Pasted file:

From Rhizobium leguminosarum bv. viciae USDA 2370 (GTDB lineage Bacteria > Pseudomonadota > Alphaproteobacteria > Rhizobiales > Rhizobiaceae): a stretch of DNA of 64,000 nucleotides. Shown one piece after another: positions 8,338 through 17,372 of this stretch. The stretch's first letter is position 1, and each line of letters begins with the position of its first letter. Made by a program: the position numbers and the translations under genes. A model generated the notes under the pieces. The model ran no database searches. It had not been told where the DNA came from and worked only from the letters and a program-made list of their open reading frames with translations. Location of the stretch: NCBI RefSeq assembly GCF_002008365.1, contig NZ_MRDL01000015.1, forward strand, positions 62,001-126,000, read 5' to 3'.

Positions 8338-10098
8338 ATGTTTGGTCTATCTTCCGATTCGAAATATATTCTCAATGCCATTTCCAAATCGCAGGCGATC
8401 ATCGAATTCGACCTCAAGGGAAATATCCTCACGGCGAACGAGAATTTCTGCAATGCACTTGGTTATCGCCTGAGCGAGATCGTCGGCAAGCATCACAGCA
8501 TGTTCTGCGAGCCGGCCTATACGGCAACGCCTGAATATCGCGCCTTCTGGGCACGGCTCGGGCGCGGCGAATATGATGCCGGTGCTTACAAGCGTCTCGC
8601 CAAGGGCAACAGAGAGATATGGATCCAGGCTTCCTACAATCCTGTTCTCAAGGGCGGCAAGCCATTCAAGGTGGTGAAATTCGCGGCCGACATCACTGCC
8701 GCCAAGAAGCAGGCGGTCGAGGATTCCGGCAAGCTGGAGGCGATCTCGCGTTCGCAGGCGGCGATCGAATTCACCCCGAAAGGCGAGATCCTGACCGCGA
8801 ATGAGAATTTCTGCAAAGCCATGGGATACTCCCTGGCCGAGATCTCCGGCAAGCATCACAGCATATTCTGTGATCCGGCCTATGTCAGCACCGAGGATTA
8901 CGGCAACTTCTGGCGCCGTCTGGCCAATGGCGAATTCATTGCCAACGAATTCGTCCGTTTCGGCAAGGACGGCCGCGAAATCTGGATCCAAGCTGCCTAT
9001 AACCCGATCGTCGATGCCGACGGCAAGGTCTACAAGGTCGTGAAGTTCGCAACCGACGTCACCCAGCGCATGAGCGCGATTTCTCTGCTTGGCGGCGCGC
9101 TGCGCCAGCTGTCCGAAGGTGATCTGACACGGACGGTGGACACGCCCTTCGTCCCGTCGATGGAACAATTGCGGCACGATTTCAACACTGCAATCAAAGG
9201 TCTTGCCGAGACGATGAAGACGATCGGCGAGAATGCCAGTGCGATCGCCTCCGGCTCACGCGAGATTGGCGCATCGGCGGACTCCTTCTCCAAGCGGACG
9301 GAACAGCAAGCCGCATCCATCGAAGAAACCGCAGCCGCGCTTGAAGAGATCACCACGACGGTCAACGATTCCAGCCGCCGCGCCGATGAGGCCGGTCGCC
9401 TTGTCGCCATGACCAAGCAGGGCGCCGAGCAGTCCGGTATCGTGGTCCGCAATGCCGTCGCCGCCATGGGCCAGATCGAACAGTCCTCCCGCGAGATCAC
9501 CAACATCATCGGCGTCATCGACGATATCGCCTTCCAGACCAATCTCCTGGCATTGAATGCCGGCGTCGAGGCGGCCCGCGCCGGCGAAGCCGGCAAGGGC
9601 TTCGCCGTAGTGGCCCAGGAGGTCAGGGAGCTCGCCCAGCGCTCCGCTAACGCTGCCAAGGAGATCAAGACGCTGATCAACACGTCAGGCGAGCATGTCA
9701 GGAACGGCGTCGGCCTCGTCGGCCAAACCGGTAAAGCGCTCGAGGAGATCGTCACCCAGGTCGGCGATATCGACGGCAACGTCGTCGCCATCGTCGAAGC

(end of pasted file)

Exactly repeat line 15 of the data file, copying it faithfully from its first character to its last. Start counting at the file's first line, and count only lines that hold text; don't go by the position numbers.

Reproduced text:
9501 CAACATCATCGGCGTCATCGACGATATCGCCTTCCAGACCAATCTCCTGGCATTGAATGCCGGCGTCGAGGCGGCCCGCGCCGGCGAAGCCGGCAAGGGC